Old Taos

A fascinating slice of visual history from the Taos County photo archive

By Rick Romancito

Community has from the beginning been the driving force when it came to settling the region known as Taos Valley. With the Pueblo Peak and a southern spur of the Rocky Mountains holding forth over the occasional hustle and bustle, punctuated by an unmatched serenity, Taos has become a natural gathering place for creatives, adventurers, outlaws, farmers, ranchers and even celebrities from time to time.

Photo courtesy Taos County

Other than the artists and photographers who began to create a visual document of this area in the late 1800s, Taos existed in the imagination and the memories of the people who lived here from time immemorial, to those who came to colonize in the name of crown and church, and eventually those sought to share this sublime energy with visitors.

Separate from Taos Pueblo, which is an historic Native settlement designated a UNESCO World Heritage Site and continuously occupied for nearly a century, the town of Fernando de Taos was settled by Spanish colonists in 1616. 

Photo courtesy Taos County

According to historical records, the Plaza “dates to the late 18th century when the Don Fernando de Taos Land Grant was ceded to Spanish settlers from the Taos Pueblo in 1796 by Don Fernando de Chacón, Governor of New Mexico. It and the Taos Pueblo were the terminal points of the Camino Real de Tierra Adentro, or King’s Highway, from Mexico City.”

Once established, the Plaza area became a center of activity for the growing community. In the beginning, it was also a place of protection with walls erected around the Plaza perimeter to guard against occasional bands of raiding Comanches. Arranged as a town square with shops, hotels and cantinas encircling an open park, historic photos show a blend of cultures and traditions that took root as Taos became populated by a wide variety of people over the years.

Photo courtesy Taos County

Among the photos in the Taos County Photographic Collection are many depicting fiestas on Taos Plaza. Most of these celebrations have been rooted in the Catholic Church observations of various feast days. One photo in particular, featuring several men and boys dressed in vests, shirts and ties, depicts a sign on the northeast corner of the Plaza listing the various “Fiestas for 1940.” Listed are Santa Cruz Day on May 3, San Antonio Day on June 13, San Juan Day on June 24, the Fiestas de Santiago y Santa Ana on July 25-26, the San Lorenzo Feast Day on Aug. 10 and the San Geronimo Fiesta on September 28-30.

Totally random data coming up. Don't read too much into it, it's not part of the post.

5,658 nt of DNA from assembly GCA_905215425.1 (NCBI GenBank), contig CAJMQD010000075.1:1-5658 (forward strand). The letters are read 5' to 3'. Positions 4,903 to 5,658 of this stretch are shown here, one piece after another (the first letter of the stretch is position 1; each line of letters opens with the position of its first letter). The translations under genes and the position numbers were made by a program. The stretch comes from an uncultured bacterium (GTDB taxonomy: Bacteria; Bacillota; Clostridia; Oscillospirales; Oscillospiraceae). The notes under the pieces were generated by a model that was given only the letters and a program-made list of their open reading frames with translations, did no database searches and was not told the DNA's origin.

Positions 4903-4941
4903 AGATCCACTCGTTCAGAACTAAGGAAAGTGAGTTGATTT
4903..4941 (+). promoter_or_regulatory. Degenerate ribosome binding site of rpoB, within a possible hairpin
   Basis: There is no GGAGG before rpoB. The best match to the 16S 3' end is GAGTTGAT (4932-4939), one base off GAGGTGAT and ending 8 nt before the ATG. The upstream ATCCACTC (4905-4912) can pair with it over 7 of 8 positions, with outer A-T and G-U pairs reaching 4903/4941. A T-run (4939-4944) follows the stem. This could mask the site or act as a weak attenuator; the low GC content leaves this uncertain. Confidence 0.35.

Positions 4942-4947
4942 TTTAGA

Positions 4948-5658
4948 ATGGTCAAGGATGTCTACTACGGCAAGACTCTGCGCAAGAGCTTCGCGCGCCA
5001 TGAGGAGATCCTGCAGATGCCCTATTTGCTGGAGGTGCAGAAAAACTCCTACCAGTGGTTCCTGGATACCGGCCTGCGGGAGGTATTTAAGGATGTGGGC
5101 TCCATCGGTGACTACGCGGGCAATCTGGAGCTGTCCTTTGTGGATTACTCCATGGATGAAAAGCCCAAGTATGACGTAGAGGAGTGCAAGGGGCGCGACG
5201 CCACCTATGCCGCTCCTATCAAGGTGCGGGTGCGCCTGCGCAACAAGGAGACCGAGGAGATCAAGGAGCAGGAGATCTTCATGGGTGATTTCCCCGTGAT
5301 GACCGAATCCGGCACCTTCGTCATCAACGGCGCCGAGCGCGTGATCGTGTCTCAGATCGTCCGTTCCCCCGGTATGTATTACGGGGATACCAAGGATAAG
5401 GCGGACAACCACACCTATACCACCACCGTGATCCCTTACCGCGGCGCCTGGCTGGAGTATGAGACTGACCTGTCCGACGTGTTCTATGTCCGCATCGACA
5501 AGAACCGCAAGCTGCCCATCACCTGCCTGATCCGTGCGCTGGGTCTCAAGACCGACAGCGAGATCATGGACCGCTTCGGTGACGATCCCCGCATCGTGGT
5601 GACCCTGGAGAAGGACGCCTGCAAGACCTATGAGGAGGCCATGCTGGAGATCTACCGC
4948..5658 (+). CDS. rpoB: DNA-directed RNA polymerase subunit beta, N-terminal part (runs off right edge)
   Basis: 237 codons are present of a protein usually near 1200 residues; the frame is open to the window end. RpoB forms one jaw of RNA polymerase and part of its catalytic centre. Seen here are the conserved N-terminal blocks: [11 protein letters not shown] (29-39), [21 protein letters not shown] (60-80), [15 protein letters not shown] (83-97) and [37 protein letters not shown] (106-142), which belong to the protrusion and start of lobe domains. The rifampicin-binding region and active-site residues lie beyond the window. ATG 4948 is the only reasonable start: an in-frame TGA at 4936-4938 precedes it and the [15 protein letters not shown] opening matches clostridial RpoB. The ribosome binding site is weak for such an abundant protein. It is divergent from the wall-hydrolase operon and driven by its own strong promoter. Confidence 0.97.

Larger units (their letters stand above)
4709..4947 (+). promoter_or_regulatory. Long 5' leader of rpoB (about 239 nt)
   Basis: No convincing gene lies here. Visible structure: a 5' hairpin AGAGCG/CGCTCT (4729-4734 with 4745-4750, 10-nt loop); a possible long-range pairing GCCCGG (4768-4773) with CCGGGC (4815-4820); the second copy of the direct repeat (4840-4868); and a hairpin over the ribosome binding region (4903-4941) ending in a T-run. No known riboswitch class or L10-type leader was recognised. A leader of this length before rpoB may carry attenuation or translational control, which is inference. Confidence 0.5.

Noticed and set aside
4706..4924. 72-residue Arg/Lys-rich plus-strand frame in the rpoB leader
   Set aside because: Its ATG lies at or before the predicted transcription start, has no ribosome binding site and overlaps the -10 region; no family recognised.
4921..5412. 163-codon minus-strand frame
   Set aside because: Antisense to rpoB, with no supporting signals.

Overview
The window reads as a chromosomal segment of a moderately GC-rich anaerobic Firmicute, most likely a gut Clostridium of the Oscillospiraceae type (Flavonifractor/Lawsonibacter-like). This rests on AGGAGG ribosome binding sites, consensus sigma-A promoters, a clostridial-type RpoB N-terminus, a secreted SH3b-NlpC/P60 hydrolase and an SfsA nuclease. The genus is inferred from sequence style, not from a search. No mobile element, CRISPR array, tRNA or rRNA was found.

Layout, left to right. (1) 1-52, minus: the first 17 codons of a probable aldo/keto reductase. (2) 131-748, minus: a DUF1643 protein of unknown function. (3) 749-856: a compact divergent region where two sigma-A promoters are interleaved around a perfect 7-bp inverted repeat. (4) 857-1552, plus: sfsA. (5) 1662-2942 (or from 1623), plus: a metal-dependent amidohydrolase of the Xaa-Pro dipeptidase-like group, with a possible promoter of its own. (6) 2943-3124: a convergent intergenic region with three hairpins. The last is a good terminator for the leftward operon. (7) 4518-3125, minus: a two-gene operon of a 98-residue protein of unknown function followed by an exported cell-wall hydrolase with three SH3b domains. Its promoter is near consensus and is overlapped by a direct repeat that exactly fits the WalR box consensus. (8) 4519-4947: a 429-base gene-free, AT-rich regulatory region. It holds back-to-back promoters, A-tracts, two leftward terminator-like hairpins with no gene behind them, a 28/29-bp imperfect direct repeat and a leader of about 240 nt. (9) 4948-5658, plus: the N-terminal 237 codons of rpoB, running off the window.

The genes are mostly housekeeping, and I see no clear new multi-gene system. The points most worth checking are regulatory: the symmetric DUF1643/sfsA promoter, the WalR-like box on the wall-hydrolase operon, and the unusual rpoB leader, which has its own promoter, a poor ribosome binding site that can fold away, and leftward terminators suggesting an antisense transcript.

The latter was briefly conducted both at Taos Pueblo and in the Town of Taos, but today, it is only celebrated at the Pueblo on September 30.

Photo courtesy Taos County

While many of the photos depict Taoseños gaily dancing and parading in various costumes and finery during these events, Taos Plaza has also been a place where events affecting the whole community took place. One photo depicts men being recruited for military service in World War II. While some may assume men in such a rural community far from the nation’s urban centers might not feel the swell of patriotic pride, Taos men were eager to join up and help in the war effort. Even men from Taos Pueblo, wearing their traditional blankets, stood ready to defend their ancient homeland from a foreign threat.

Photo courtesy Taos County

In modern times, Taos Plaza has become a center of visitor commerce, where shoppers stroll shops selling high end artwork, to Native-made jewelry, pottery, leatherwork, moccasins and drums, and various souvenirs. 

Sharp-eyed folks may notice the American flag on the Plaza that flies day and night. During the Civil War, frontiersman Kit Carson and other locals nailed a flag to a pole in the Plaza after confederate sympathizers kept tearing it down. That effort led to Congress giving permission to keep the flag flying then and now.

In some ways it is a symbol of how Taos Plaza remains a vital part of the lives of Taoseños, who continue to see the Plaza not as a mall or just a tourist attraction, but theirs. It is where they like to dance, enjoy special occasions and even drive around and honk their horns in a self-styled wedding parade.

Taos Plaza lives.